Tuesday, July 14, 2009

Wise Latina

The Republican spin machine has an often effective tactic - find out your opponents strenghts and turn them into weaknesses. But seriously folks, anyone who says "summa cum laude" at Princeton back in the day when women weren't really embraced as students is somehow a negative when picking one of the 9 people who ultimately determine the rule of law in this land? Someone who makes that a negative is not someone I find credible.

Some pasty old white man was on TV mocking her for spending summers catching up on US cultural literacy, which is also willfully not getting the point. (Thankfully the Daily Show was on the case, showing that the only appropriate time for adults to read children's literature is when the country is under attack.) Having not grown up on the same children's stories, Sotomayor realized she wasn't getting some references and set about to learn them on her own time. Anyone who finds that somehow less-than should submit to me exactly what they did with every summer vacation from college, and how they wound up getting every job they were in until age 25 or so. If you worked for your father (or mother, aunt, uncle, grandparent, or cousin) I will immediately discard your opposition unless your relative was in a different country. I will give more credence to objectors who have traveled, studied, or lived abroad in a country whose native language is not English.

The "wise latina" reference was in a pretty large paragraph in a speech where she was asked to speak about gender roles in affecting out lives. You know what? Someone who grows up as part of a marginalized group - whether or not they're a minority - has different fundamental assumptions about how daily life is lived than do people who grow up in the domninant cultural group. Most distinctly, Gavin de Becker states this in The Gift of Fear (paraphrased):
    Men dating new women are most afraid the woman will laugh at them.
    Women dating new men are most afraid the man will kill them.
Think for a moment how that dichotomy informs the decisions you make about every day life. Where are you keys when you walk to your car? Where are the dangerous spots to avoid when walking alone? What is significant about the eyes, throat, and groin? Who is the person you relay information to about your date before you go out to meet someone new? If you can't answer these questions or wonder why I ask them, then I need you to sit out the next few rounds of staffing on the Supreme Court.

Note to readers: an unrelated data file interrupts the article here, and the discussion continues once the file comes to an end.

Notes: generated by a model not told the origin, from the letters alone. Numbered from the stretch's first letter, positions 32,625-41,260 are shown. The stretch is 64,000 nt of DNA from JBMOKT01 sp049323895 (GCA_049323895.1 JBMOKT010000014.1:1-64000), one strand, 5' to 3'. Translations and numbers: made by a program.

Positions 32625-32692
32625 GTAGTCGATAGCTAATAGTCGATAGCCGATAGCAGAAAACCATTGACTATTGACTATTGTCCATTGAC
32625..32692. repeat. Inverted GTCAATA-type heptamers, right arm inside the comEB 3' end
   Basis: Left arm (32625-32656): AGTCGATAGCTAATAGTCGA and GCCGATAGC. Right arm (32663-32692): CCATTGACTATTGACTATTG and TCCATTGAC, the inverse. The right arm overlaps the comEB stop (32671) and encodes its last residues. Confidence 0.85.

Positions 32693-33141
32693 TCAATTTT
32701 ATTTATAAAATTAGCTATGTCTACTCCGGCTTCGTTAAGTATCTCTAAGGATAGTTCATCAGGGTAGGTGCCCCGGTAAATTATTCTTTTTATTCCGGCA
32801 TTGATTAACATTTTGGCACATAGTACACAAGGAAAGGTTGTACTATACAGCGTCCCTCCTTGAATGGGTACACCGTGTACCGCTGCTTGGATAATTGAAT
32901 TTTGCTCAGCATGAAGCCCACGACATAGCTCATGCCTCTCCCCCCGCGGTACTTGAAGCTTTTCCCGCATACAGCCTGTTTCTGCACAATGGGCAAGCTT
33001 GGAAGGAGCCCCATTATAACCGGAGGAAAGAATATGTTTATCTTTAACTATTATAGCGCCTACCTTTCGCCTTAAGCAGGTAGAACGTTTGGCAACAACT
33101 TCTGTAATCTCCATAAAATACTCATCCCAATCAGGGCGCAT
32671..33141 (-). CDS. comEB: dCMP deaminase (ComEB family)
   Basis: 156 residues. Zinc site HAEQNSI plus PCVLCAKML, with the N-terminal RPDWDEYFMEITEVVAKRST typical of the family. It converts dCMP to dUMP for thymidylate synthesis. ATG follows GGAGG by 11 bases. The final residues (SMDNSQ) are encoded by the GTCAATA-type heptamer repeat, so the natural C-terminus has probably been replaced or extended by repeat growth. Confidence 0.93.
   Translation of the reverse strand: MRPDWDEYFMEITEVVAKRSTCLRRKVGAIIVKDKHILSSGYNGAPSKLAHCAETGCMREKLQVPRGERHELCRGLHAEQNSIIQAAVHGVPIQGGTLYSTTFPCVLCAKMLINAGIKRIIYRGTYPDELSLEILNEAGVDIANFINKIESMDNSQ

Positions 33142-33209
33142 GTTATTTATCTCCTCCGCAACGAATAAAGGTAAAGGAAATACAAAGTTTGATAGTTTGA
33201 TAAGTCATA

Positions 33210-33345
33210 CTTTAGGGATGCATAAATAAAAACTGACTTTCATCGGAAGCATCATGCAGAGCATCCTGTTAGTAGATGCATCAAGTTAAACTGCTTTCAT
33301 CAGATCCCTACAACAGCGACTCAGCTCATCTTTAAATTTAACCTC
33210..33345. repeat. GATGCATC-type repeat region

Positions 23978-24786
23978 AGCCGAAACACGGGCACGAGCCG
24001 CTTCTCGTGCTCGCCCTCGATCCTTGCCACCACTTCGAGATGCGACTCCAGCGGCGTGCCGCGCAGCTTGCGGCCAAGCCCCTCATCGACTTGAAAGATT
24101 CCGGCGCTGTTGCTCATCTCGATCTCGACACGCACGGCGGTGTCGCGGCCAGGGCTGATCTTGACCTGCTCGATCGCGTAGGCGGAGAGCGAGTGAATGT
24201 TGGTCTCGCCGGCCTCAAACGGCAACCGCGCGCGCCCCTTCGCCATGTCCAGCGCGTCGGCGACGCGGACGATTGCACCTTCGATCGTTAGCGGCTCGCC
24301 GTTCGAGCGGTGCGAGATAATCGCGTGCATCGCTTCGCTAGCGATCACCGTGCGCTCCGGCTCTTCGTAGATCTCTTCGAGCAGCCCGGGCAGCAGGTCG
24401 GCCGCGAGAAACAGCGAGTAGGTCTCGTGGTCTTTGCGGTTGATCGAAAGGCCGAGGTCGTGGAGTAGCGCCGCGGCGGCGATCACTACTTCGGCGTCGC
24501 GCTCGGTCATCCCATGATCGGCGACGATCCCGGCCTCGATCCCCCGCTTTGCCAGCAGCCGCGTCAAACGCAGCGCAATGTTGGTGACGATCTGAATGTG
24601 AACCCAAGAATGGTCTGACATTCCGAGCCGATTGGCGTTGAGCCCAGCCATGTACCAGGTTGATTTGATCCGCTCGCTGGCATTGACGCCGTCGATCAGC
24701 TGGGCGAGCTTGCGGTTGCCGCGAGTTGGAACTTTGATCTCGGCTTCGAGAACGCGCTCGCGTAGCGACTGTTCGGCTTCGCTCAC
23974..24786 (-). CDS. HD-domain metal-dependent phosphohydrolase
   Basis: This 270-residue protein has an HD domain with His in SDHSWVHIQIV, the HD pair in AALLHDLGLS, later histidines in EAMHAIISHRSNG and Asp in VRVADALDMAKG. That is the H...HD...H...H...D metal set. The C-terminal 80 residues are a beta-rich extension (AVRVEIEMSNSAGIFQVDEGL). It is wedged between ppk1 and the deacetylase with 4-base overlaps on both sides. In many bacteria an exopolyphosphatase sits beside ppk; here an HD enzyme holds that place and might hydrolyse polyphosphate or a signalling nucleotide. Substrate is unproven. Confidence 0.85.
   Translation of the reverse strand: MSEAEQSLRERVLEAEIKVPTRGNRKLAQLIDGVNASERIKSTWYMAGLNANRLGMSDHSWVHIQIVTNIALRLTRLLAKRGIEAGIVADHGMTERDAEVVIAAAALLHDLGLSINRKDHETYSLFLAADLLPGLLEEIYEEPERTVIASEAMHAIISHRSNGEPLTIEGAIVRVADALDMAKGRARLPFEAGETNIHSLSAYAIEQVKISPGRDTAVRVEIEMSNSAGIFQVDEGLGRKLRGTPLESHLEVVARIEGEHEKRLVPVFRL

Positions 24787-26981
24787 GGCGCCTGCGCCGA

"Well, that's unfair to men." That's as may be. However for 200 years, it was unfair to women and minorities not to be represented on the bench. Not because the all white, all male justices were evil, weren't empathetic, or didn't care. But because there were and are women qualified for the position that never had a chance. And these people are interpreting laws that affect everyone. Women and minorities are going to have a different experience about how, exactly, the laws work in reality than a white man will. This experience allows insight to alternatives when the experienced person is reflective and lives an examined life, which adds value and richness to the understanding of the court. So yeah, I'm sorry. Old white men? You need to sit out a few rounds. You've got us outnumbered 7 to 1 to 1. Until we get some balance to represent the country a little more, you'll probably be off the short list. But that's no less fair then being the only ones on the short list for 200 years, even if that wasn't you, specifically, on the list.

And in case I didn't write about this before, "What about Harriet Myers?" you ask. She was a feint. She was never a serious contender. She was not a constitutional lawyer. Given the number of constitutional lawyers that do exist, there was no need to draw from a pool outside that number unless what you wanted to do was put up a female candidate for the express purpose of having your opposition knock her out for being not quite up to par so you can ram home your middle aged white guy (Roberts) who was your real pick all along, saying "well, *you* rejected the woman, not *me*" which is exactly why you picked a woman who wasn't an appropriate choice.

I have no idea if Sotomayor will vote for or against women's issues or the issues of people whose skin is less than translucent. I do think she's capable, hardworking, introspective, cares to do her job well, and has an astonisingly appropriate experience base. As near as I can tell, she's about the perfect choice. I wish her long life and good health, and you can ask me again in 10 years if I like her judgments. I suspect that there will be some I don't like, but on the whole I think her inputs will make our country stronger. Which is what this is all about anyway.

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